juan-de-pareja

No disrespect to Ludacris, but please. This happens to be my favorite painting of all …

From The Metropolitan Museum of Art:

This extraordinary portrait depicts Velázquez’s slave of Moorish descent, who served as an assistant in his workshop. Painted in Rome, it was displayed publicly beneath the portico of the Pantheon in March 1650. Velázquez clearly intended to impress his Italian colleagues with his unique artistry. Indeed we are told that the picture “gained such universal applause that in the opinion of all the painters of the different nations everything else seemed like painting but this alone like truth”. Juan de Pareja became a painter in his own right and was freed by Velázquez in 1654.

Link here.

I have a copy that needs a frame. One day Señor de Pareja, one day …

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Juan de Pareja

Flight Into Egypt

Spain (1658)

Oil on canvas

66 ½ x 49 3/8 in. (168.9 x 125.4 cm)

The John and Mable Ringling Museum of Art, the State Art Museum of Florida, a division of Florida State University.

Pareja was born in Antequera, Seville. Having requested permission from the Procurador Mayor to join his brother in Madrid to perfect his art, he was first employed by Diego Velasquez in his workshop during the 1630s, to grind colors and prepare canvases.

He accompanied Velasquez to Italy in 1649, & while there posed for his portrait; the work, entitled Juan de Pareja , hangs now in the Metropolitan Museum, NY. In it the servant/painter’s dark skin and dark, curly hair indicate his origin. According to Palomino, the master made the painting as an exercise in painting a head from life before he portrayed Pope Innocent X (1649-50).

Pareja’s few known works are dated between 1658 and 1669. They are eclectic in style and show the use of a warm range of color, closer to that of Juan Carreño de Miranda than of Velasquez.

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diego velazquez

portrait of juan de parjea, 1650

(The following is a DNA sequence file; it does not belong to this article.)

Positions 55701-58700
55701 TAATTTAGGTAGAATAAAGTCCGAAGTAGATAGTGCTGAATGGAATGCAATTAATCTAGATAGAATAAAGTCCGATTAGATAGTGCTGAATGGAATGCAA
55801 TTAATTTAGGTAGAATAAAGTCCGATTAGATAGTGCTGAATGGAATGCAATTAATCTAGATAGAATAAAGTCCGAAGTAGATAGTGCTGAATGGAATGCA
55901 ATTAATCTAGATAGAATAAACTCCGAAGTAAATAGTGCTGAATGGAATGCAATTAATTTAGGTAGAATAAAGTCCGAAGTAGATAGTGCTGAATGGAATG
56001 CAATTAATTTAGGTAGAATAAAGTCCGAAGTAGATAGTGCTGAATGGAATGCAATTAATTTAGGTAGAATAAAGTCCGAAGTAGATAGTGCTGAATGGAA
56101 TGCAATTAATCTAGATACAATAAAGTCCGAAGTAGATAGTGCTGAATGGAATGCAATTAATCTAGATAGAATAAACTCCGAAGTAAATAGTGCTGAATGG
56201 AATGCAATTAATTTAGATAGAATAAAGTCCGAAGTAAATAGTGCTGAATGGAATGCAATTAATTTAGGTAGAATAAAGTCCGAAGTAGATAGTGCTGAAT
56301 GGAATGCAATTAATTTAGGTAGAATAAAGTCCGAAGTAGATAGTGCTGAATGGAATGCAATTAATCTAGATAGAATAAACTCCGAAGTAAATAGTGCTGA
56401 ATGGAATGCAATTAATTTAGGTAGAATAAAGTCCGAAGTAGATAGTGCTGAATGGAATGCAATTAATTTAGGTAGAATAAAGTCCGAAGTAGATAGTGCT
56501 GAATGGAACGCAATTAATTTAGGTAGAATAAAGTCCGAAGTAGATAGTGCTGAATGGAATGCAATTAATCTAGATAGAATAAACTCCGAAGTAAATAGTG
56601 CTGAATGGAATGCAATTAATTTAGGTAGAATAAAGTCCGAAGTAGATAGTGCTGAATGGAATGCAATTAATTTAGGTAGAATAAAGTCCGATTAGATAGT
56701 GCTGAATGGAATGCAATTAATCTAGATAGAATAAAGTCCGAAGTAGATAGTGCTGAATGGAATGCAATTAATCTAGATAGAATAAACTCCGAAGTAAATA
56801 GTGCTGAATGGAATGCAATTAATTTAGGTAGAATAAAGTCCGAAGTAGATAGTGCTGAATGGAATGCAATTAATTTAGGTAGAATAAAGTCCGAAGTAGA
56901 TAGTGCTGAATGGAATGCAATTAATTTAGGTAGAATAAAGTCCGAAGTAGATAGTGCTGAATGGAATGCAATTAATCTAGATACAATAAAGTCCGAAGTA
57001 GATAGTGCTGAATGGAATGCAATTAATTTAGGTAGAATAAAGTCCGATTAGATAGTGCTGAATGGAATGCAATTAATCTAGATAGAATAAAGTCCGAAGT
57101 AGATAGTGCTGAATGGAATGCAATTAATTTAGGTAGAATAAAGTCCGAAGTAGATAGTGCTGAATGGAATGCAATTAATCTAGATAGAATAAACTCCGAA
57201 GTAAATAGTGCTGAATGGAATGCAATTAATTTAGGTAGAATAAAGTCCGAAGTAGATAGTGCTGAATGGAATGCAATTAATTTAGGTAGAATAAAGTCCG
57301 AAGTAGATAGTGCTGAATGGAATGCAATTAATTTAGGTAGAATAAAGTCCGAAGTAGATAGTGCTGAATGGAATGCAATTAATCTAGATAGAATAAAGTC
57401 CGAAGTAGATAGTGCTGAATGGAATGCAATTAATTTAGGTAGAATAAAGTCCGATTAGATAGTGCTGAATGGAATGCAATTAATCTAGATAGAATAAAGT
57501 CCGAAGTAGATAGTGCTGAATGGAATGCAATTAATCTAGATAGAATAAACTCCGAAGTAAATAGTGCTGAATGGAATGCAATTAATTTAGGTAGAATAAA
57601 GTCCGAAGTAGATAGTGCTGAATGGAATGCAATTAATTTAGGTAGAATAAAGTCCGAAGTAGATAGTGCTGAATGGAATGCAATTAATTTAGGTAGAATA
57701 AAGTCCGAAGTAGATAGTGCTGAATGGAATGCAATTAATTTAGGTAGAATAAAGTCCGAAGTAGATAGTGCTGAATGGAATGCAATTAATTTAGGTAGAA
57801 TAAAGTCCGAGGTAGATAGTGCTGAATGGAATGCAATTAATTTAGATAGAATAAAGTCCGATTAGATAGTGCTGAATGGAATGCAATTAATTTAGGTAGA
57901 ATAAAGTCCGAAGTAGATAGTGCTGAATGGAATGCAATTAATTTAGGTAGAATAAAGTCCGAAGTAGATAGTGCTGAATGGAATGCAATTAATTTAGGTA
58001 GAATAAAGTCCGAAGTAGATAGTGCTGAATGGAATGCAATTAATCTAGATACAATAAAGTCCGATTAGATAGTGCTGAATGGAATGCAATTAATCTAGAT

In 1648, as court painter to Philip IV of Spain, Diego Velázquez was sent to Rome to purchase works of art for the Alcázar in Madrid, and he brought Juan de Pareja with him. During his stay in Rome, Velázquez executed an oil portrait of Juan de Pareja, which was displayed as part of a larger exhibition of paintings at the Pantheon on 19 March 1650. According to Antonio Palomino’s biography of Velázquez, the painting “was generally applauded by all the painters from different countries, who said that the other pictures in the show were art but this one alone was ‘truth’.”

Velázquez painted the Juan de Pareja as an exercise in preparation for his official portrait of Pope Innocent X. The Pope, a ruddy-faced man who would be depicted in the bright pink and crimson robes of his office, presented a tricky study in both color and composition. Additionally, since he would be executing a portrait from life, Velázquez would be forced to work quickly while still capturing the essence of Innocent X’s character. The Juan de Pareja reflects Velázquez’s exploration of the difficulties he would encounter in the Pope’s portrait. To compensate for a restricted palette of colors, Velázquez adopted a loose, almost impressionistic style of brushwork to bring an intense vitality to his subject—a style which would make both the Juan de Pareja and the subsequent portrait of Innocent X two of the most renowned paintings of his career.

from wikipedia

Diego Rodríguez de Silva y Velázquez

Juan de Pareja

1650

Oil on canvas

The Metropolitan Museum of Art

From the ARTstor website:

    In 1648 Velázquez was dispatched to Rome by Philip IV of Spain to buy works of art for the Alcazar palace in Madrid. In Rome he painted an official portrait of Pope Innocent X (Galeria Doria Pamphili, Rome). Before starting work on the papal portrait he made an informal painting of his own assistant Juan de Pareja, a Sevillian of Moorish descent. This picture was exhibited in Rome on March 19, 1650. In his life of Velázquez (1724), Palomino writes that the painting “was generally applauded by all the painters from different countries, who said that the other pictures in the show were art but this one alone was ‘truth.’” The direct approach in this painting contrasts with the more formal structure of Velázquez’s state portraits.

Portrait of Juan de Pareja, Freed Slave and Painter,

by Velázquez

Juan de Pareja (1606–1670) was a Spanish painter, born in Antequera, near Malaga, Spain. He is primarily known as a member of the household and workshop of painter Diego Velázquez. His 1661 work The Calling of St. Matthew (sometimes also referred to as The Vocation of St. Matthew) is currently on display at the Museo del Prado in Madrid, Spain. De Pareja became Velazquez’s assistant sometime after the master returned to Madrid from his first trip to Italy in January 1631. After the death of Velazquez he entered the service of Juan del Mazo.